28 February 2013

06 February 2013

That's Me In the Corner: Choosing My Religion

I meant to post this flowchart some time ago. Now is as good a time as any though.
Unfortunately, to make it legible, I have to ask you to rotate your device.

ie: Sit and Spin.

02 February 2013

ICYMI: Shockingly Good Editorial on Reproductive Rights

With other people writing terrific articles, letters to the editor, and (shocking!) editors themselves writing decent editorials, I hardly need to write anything myself. I can just watch, rinse, and repeat.

Ladies and Gents --  I proudly reprint the following Editorial from the Hartford Courant on January 23, 2013:

The Roe vs. Wade decision that the Supreme Court handed down 40 years ago this week gave American women a right that most then did not have: The right to make reproductive medical decisions for themselves. That single right is critical to the ability of a woman of child-bearing age to determine the course of her own life. Roe was a sound decision in 1973 and remains so today.

But consider this paradox: With the passage of time, more and more Americans — 63 percent in a Pew poll, and 70 percent in an NBC/Wall Street Journal survey — believe that the decision should remain law and not be overturned. Yet states are passing ever-increasing restrictions on women's abortion rights.

In the last two years, states passed 135 restrictions on when and how women can obtain an abortion. In four states, there is just one clinic where women can obtain an abortion — the Dakotas, Mississippi and Arkansas. Twenty-six states impose waiting periods and eight states restrict abortion coverage available even in private insurance. Other restrictions include forcing women to listen to ideological statements on the alleged greater risk of depression, suicide or cancer from having an abortion, assertions that scientific studies soundly contradict.

It is hard to imagine fundamental male reproductive decisions being the subject of the same level of legislative debate, harassment, patronizing lectures and legal restrictions as women routinely endure. That, unfortunately, shows no sign of changing. What will help lower the incidence of abortion even more is the expansion of the Affordable Care Act, aka Obamacare, as it makes contraception available without cost sharing. That is all to the good.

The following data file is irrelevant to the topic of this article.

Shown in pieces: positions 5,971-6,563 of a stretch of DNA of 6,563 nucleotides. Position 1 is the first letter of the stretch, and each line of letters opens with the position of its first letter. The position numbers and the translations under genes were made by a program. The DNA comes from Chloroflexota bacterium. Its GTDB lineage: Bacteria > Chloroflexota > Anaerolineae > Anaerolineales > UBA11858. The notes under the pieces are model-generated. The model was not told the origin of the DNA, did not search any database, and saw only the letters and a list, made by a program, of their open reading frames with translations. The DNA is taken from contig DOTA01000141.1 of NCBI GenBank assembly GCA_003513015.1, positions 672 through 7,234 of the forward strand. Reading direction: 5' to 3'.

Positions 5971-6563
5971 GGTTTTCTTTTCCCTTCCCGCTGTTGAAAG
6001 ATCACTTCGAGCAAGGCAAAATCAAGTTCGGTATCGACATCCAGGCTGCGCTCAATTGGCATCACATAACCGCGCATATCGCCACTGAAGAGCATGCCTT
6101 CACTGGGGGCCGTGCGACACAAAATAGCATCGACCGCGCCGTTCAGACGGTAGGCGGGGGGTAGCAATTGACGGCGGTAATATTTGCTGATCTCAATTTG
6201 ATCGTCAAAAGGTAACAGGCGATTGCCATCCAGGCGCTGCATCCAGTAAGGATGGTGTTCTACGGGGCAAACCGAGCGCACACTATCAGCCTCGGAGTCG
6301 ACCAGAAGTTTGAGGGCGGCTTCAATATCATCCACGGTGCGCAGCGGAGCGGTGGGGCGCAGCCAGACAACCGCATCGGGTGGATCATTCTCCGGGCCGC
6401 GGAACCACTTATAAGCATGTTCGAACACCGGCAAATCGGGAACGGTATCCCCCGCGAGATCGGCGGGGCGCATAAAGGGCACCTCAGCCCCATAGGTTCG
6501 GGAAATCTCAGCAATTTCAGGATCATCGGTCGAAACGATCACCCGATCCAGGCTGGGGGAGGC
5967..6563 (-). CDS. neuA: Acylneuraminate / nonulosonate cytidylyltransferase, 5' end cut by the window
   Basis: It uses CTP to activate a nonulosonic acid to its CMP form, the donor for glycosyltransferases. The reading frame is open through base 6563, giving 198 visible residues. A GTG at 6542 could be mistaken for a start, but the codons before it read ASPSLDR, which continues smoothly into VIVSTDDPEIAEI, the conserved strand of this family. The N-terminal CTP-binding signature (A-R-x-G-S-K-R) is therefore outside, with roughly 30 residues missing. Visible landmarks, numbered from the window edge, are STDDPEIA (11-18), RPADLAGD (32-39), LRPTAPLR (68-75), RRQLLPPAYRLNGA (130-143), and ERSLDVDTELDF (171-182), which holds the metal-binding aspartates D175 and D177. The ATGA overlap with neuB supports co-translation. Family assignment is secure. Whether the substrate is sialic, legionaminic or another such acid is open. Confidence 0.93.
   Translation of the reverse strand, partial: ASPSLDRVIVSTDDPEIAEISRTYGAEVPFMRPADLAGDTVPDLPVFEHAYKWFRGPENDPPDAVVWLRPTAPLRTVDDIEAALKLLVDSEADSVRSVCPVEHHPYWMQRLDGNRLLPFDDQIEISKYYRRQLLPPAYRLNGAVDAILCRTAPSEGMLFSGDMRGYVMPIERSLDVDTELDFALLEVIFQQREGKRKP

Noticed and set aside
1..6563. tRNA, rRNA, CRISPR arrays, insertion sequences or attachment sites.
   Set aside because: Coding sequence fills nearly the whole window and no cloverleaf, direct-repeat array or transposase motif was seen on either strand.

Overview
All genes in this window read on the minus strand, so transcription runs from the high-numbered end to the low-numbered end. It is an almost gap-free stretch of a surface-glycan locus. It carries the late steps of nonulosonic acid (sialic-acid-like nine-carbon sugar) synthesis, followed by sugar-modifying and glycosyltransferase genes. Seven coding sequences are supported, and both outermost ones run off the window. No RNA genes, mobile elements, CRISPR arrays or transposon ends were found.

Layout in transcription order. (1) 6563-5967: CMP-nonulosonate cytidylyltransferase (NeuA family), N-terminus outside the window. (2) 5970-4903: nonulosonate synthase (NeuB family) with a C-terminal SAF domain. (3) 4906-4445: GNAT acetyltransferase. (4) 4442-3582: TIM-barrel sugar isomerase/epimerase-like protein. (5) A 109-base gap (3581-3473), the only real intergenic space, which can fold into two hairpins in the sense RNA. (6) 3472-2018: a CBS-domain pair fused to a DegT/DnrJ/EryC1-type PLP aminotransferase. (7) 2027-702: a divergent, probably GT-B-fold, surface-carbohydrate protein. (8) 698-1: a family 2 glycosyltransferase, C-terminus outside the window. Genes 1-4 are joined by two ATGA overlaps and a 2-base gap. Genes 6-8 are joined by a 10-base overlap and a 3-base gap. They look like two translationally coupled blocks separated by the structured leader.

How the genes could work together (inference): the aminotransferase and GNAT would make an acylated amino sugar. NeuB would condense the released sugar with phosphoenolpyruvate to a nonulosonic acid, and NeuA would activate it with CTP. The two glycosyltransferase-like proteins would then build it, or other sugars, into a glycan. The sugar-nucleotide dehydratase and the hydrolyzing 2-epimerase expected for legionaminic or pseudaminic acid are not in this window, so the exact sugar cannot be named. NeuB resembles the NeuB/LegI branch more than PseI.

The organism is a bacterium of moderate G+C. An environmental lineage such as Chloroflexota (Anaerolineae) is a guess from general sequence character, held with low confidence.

Meanwhile, opponents of Roe will continue to attempt to chip away at women's right to an abortion. The majority that supports Roe could use the opposition's tenacity and not, even on this 40th anniversary, take the current right for granted.

01 February 2013

Mental Health - Informative OP ED

I am reprinting this in full because it is long and complex. It was sent to me by a friend who is active in Mental Health and Addiction Services work. Normally I try to give a link and only extract a paragraph or two, for copyright reasons and to redirect to the original source. In this case, Sue Me.

I actually got a cup of coffee and sat in quiet to read the whole piece, since it gives background and history that is helpful knowledge as we continue to discuss all solutions and variables to working forward. 

My take-away is the need or better services for children and youth. But then again, that is always my take-away. ...Or Leftovers, when it involves a good restaurant!
OP-ED from The Hartford Courant

Forced Mental Health Treatment Wrong

By JANET VAN TASSEL |  January 7, 2013
In the past month there have been numerous thoughtful recommendations for improving the state's mental health system, and Connecticut is, from a policy perspective, well-positioned to implement most of these proposals.

Since the Report of the Blue Ribbon Commission on Mental Health was issued in July 2000, the state has pursued evidence-based practices and become a national leader in promoting a community-based, family- and consumer-oriented system of care.